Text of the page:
In March 2016, the first LNG cargo from the Gorgon Project was successfully loaded and set sail from Barrow Island.
In March 2016, the first LNG cargo from the Gorgon Project was successfully loaded and set sail from Barrow Island. © Chevron

Oil companies have tens of thousands of employees, tens of billions of dollars in reserves, and decades of experience in running large investment projects.

Yet time and again big oil companies prove themselves incapable of completing their projects on time and on budget.

In 2009 Chevron’s Gorgon, a liquefied natural gas project in north-west Australia, was expected to cost $37bn and start production in 2014. It has ended up costing about $54bn and came on stream this year. Soon after it started, it suffered a gas leak that meant production had to be shut down.

Kashagan, a $50bn oil development in the Caspian Sea in Kazakhstan, took nine years to move into production after it was given the go-ahead in 2004.

Within weeks of celebrating first oil, the international consortium running the project was forced to shut it down after corrosive gas was discovered to be leaking from pipelines.

Royal Dutch Shell, one of the companies in the consortium running the project said in March that the group expected to restart production around the end of 2016.

Those are far from isolated occurrences. A study of 365 oil and gas “megaprojects” by Ernst & Young, the professional services firm, found 64 per cent faced cost overruns and 73 per cent were behind schedule.

Of the 20 largest, only seven were being delivered in line with the budget approved when the final investment decision was taken. Three were running 75-100 per cent over their initial budget, and the average cost overrun was 23 per cent.

Analysis published in June by McKinsey, the management consultancy, showed eight recent large oil and gas projects had ended up costing more than twice as much as originally estimated.

“The industry has got a real problem,” says Chris Pateman-Jones of Ernst & Young. “Projects are becoming larger and more complex and more challenging . . . Even if they were to hit their targets, they could still be uneconomic.”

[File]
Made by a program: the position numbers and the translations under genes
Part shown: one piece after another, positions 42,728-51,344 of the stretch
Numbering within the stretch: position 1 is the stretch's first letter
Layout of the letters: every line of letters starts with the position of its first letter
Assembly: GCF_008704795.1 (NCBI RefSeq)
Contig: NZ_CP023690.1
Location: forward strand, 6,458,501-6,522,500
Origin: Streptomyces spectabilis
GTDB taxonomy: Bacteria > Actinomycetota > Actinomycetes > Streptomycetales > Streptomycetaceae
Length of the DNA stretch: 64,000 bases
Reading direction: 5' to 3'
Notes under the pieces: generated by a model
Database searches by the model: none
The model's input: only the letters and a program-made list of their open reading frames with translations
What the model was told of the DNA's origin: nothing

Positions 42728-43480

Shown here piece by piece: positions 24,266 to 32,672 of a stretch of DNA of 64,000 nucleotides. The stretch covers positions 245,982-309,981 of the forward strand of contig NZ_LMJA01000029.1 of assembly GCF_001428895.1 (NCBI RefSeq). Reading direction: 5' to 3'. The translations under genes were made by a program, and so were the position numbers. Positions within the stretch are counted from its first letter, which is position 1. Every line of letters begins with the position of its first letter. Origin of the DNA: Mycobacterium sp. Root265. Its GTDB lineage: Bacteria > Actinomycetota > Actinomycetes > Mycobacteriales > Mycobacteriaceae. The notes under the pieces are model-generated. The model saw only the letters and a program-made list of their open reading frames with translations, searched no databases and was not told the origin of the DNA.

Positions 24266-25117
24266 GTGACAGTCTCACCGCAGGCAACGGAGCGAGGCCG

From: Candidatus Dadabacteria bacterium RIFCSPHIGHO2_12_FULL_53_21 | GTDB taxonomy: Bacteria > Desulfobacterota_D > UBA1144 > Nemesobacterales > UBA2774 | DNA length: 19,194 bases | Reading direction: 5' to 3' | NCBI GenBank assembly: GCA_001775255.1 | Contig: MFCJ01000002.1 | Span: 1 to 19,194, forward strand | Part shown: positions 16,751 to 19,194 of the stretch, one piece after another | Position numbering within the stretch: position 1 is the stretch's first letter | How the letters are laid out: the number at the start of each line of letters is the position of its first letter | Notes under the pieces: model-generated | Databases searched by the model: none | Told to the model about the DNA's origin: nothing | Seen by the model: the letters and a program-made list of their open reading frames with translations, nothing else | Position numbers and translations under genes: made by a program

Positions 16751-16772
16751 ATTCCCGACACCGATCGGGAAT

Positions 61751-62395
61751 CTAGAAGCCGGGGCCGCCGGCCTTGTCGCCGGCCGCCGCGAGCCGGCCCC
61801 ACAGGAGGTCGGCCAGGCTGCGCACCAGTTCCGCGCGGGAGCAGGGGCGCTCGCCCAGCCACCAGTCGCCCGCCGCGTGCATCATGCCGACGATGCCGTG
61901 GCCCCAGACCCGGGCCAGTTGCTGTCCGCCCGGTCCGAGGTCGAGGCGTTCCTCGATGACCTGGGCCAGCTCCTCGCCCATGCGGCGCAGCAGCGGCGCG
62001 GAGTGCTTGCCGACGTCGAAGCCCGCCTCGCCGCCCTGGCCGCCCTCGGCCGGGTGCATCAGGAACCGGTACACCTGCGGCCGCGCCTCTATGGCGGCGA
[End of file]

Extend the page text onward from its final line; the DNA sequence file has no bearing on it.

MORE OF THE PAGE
Such analysis illustrates the quandary facing the oil majors such as BP and Chevron, challenged by the boom in shale oil and gas production from their smaller, nimbler rivals in North America and by state-controlled rivals in resource-rich countries. Their fortunes are also threatened by policies to cut carbon dioxide emissions that are curbing demand for fossil fuels.

Yet with oil prices low and capital spending plans slashed, the prices of oil services and equipment are falling. So, this could be a good time to start spending on projects that will come into production as oil prices recover.

But such a strategy will only pay off if those projects are completed efficiently. “To reap the benefits of investing in these large projects at the bottom of the cycle, it’s critical that the operators deliver them on time and on budget,” says Angus Rodger of Wood Mackenzie, the research company. “The industry’s recent record at delivering major projects has been dismal, so that needs to improve.”

Even before the oil price crash of 2014, large developments were falling out of favour because of rising costs and declining profits across the sector. In 2007-13 there were about 40 large projects approved by the oil and gas industry worldwide each year, Mr Rodger says. Last year there were just eight, and this year there are likely to be about 10.

Chevron has signalled a shift away from large projects towards smaller investments, including in shale in North America.

But even those that do have shale reserves find it hard to compete with their smaller, more agile rivals such Devon Energy and EOG Resources, which have made all the running in the industry. In shale, bigger is not better.

For big oil companies, projects such as deepwater oilfields or liquefied natural gas plants will continue to be critical to their future.

There are steps that they can take to improve the economics of those investments, some of them learned from other industries.

One is to use new technologies to cut costs. 3D printing, for example, can reduce the need for large inventories of parts to be kept or delivered to projects that are often in remote locations. Another is better contract design that gives suppliers an incentive to hold down costs.

“The history of the industry is that there has been an adversarial relationship between operators and contractors not because they are bad people, but because the business incentives set it up that way,” Mr Pateman-Jones says. “I think we will move to much more effective ways of delivering projects.”

If projects cannot be made more efficient, he adds, then they may never get off the ground. “If I were investing in some of these really big projects, I would be questioning whether they really made sense over a long period of time.”

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